Post Office scandal: Horizon victim recalls being 'spat at by members of the public'

  • Here's a summary of the scandal so far.

Victims of the Post Office scandal have spoken of the "hell" they went through when they were falsely accused of embezzling thousands of pounds.

More than 700 Post Office (PO) branch managers were given criminal convictions after faulty Fujitsu accounting software called Horizon made it appear as though money was missing from their shops.

There has been fresh public backlash to the scandal after ITV aired a drama starring actor Toby Jones about the scandal, also leading to victims speaking out about their experiences.

A public inquiry is underway to establish if anyone linked to the Post Office could be held responsible for the wrongful accusations. 

Penny Williams was running a PO in Manaccan, Cornwall, when she was accused of embezzling £20,000. 

Penny was accused of taking £20,000. Credit: ITV News

Not only did Penny lose her post office, but also the village pub she had run since 1997 because she was made bankrupt from the scandal. 

The impact of the scandal was felt by all of Penny's family and had a huge impact on her reputation in the community.

She said: "That’s the worst part, you come from a small community, I knew I hadn’t done anything wrong, it was not a nice time.

"My children were bullied at school and I did go through a period just not feeling able to go outside the front door. You just knew everyone was talking about you. It doesn’t go away."

Penny got tearful when talking about the ITV dramatisation of the story. She said: "To have this programme out has been absolutely brilliant because everyone can see we didn’t actually do anything wrong.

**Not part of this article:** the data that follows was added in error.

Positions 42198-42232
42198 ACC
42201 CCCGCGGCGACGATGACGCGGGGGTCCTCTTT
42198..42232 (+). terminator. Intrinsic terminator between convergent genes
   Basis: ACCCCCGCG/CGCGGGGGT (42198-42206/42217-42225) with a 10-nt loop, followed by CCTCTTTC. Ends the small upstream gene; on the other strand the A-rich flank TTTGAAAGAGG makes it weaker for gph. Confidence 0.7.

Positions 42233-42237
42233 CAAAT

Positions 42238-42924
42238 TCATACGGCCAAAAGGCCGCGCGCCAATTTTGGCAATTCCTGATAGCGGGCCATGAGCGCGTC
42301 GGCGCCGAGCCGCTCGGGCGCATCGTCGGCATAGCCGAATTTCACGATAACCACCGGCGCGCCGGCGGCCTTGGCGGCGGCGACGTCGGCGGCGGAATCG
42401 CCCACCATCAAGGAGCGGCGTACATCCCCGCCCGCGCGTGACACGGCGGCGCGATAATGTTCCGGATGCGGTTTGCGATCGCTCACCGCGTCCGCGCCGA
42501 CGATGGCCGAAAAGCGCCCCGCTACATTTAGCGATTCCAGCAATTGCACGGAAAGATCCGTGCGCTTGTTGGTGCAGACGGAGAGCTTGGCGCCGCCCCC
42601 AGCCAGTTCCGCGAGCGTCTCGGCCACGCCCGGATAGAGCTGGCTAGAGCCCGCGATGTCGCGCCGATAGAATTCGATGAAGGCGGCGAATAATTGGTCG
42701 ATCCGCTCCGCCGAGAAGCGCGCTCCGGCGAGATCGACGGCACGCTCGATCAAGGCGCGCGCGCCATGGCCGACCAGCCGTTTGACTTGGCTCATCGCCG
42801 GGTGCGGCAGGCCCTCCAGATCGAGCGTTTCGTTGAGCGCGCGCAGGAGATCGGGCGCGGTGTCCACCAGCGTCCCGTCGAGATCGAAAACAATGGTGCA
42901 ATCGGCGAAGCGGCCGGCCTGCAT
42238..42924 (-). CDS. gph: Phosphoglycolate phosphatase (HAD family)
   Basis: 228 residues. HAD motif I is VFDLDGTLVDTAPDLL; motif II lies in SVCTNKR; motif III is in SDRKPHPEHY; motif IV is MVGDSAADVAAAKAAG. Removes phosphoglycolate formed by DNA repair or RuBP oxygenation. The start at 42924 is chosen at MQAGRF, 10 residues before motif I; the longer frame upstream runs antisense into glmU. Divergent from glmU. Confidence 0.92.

"I’m alright now, but that’s not the point is it? Our lives were just kicked off into an awful period. What they did created the following years of trauma for all of us."

Wendy Buffrey, from Cheltenham, was advised to plead guilty and decided to do so, due to the threat of jail.

She was given a 150-hour community order, and said she was spat at by members of the public. During the ordeal, Wendy also lost her dad and son.

She said: "I’ll cope with it and deal with it, but I'll never forgive the Post Office for what they’ve done to us all."

Wendy said she went through "18 months of pure hell."

She said: "It’s the lack of sleep, lack of being able to cope, constant questions. I would sleepwalk and look through draws trying to find the money."

Former PO branch manager from Stroud, Nicki Arch, was found not guilty after a trial but is still waiting for compensation. 

She said: "I used to pray every morning as soon as the postman came - today's going to be the day that they find it and I’m not going to go to court and it’s all going to be over."

Nicki's story is told through the character of Sam in the ITV drama.

She said: "It’s mixed feelings, it's great that we’ve got to where we wanted to be 20 years ago. We’ve tried everything to get it into the media to get coverage and nothing’s really worked.

"We're grateful everyone is talking about this drama - we’ve got a voice."

In terms of closure, Nicki said you have to accept what happened.

She said: "Because of the length of time it’s gone on, it’s taken our adult lives and we’ll never get that time back."On 7 January, PM Rishi Sunak said: “This has been an appalling miscarriage of justice, an appalling treatment of all the people affected and it’s right that they get the redress they deserve. 

“That’s why the government has put in place three compensation schemes that have already paid out almost £100 million to thousands of people that are affected. And we’re keen to go as quickly as possible.

“There are interim payments of £600,000 to get support to people who need it quickly. And of course as I said previously, everyone who thinks they have a claim must come forward and talk to the authorities so we can get their claims processed as quickly as possible. 

“More broadly the Justice Secretary is looking at other options for how we can supply support for people. I can’t pre-empt those findings. 

“We’re keen to do everything we can because this was absolutely appalling. This should have never happened, we don’t want this to happen again, and that’s why we’re working very hard to make it right.”